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St. Louis Program Offers Gateway to Small Business Launch

St. Louis Program Offers Gateway to Small Business Launch

By | 12.30.13
St. Louis Program Offers Gateway to Small Business Launch

Business leaders and investors in St. Louis have a plan to make the Gateway City a gateway to start-up success in the heartland. To make it happen, they are offering $50,000 to entrepreneurs willing to establish their businesses in the city.

Nick Leiber of Bloomberg Businessweek recently wrote that a non-profit venture backed by major St. Louis corporate citizens such as Monsanto, Peabody Energy and Emerson Electric, along with several individual investors, was organized to bolster the downtown area’s existing, if modest, start-up community. To do so, the non-profit Arch Grants tries to bring start-ups to the city with a unique pitch: the $50,000 comes with no strings attached.

According to Leiber, there actually is one string attached in that entrepreneurs do compete for the cash by pitching their concept to Arch Grants. Executive director and fundraiser Ginger Imster told Leiber that competition has not been a deterrent, as the program has attracted more than 1,100 applicants since it launched in 2012. Nonetheless, Leiber notes that the program is unlike other seeding or incubator programs in that the entrepreneur does not trade equity in the enterprise for the money.

Imster said Arch’s goal is to proactively create job growth in the area by fostering small businesses, rather than “waiting for Fortune 500 companies to move in.” She told Leiber that that Arch Grants has awarded $1.9 million to 35 start-ups since its inception. Winners’ awards also include discounts on rent for work space and housing.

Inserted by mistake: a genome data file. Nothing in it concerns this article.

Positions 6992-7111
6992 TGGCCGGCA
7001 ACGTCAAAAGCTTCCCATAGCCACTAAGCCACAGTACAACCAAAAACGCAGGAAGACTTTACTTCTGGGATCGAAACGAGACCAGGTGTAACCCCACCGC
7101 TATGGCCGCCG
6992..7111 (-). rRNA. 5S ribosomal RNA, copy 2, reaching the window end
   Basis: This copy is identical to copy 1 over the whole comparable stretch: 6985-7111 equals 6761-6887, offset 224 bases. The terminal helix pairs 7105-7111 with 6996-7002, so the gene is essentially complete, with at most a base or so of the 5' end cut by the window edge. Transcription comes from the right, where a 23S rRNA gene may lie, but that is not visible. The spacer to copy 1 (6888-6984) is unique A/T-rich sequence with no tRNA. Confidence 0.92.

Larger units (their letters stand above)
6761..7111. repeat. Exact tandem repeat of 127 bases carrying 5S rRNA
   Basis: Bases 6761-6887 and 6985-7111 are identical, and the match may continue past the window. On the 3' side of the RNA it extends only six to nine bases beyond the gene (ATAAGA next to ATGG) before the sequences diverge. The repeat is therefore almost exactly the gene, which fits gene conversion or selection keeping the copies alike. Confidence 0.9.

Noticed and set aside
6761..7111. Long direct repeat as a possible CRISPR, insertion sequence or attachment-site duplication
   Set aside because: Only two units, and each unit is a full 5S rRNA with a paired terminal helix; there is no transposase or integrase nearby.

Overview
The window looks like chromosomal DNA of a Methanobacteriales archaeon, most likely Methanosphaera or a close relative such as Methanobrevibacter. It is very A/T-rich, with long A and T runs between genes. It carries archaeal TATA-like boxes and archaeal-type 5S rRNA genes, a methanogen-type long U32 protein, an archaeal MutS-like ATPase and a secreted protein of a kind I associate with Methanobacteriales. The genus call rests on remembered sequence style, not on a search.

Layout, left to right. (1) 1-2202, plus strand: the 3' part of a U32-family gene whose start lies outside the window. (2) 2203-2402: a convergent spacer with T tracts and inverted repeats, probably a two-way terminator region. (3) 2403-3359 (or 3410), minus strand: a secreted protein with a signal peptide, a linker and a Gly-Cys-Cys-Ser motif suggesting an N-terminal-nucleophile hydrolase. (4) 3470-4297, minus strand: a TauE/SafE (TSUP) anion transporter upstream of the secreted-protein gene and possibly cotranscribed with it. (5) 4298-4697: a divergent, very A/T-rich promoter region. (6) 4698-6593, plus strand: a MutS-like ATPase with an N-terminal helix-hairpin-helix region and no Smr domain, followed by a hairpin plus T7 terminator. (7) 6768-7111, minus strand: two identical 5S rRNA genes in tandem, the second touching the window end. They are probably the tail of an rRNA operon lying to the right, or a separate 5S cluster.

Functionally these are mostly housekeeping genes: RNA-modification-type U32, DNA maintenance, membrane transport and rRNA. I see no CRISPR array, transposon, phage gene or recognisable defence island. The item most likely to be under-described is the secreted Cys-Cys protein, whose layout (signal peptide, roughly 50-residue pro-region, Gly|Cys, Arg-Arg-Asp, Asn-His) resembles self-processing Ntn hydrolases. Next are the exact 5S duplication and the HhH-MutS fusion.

Arch Grants is just one of a growing number of seeding programs being started across the country as urban areas seek ways to stoke job growth, and bolster their local economies. But Arch Grants is also one of the very few that does not require the sell-off of an equity stake in the business. Based on the numbers gathered during its short run to date, the program has also seen a great deal of success.

Imster says that of the 35 grant-winning enterprises to date, only one has not survived. One start-up has been sold, but the rest remain open for business. Collectively, they have generated $3.2 million in revenue, attracted an additional $5.8 million in venture capital, and most importantly, they have created 128 jobs in downtown St.Louis. Jim McKelvey, a St. Louis native who co-founded the mobile payment company Square, and has a prominent role on Arch Grants’ advisory board, sees the program as critical for many of the start-ups it has funded. The $50,000 sum may not seem like much, he told Leiber, but it does go farther in St. Louis than it would in one of the tech hubs on the east or west coasts.

“Companies have a real hard time at the beginning,” said McKelvey, whose company supports other small business initiatives in several cities, including St. Louis. “I’ve seen a lot of companies in Arch Grants that probably wouldn’t exist but for this program.”

Leiber, Nick. “Wanted: More Startups in St. Louis. Reward: $50,000“; Business Week. 12/11/13.

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